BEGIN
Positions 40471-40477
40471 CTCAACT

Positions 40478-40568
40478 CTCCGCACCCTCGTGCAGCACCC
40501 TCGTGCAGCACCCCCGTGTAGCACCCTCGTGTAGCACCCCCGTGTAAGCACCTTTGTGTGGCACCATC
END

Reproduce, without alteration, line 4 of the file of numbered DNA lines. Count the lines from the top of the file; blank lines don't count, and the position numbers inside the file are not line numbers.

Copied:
40478 CTCCGCACCCTCGTGCAGCACCC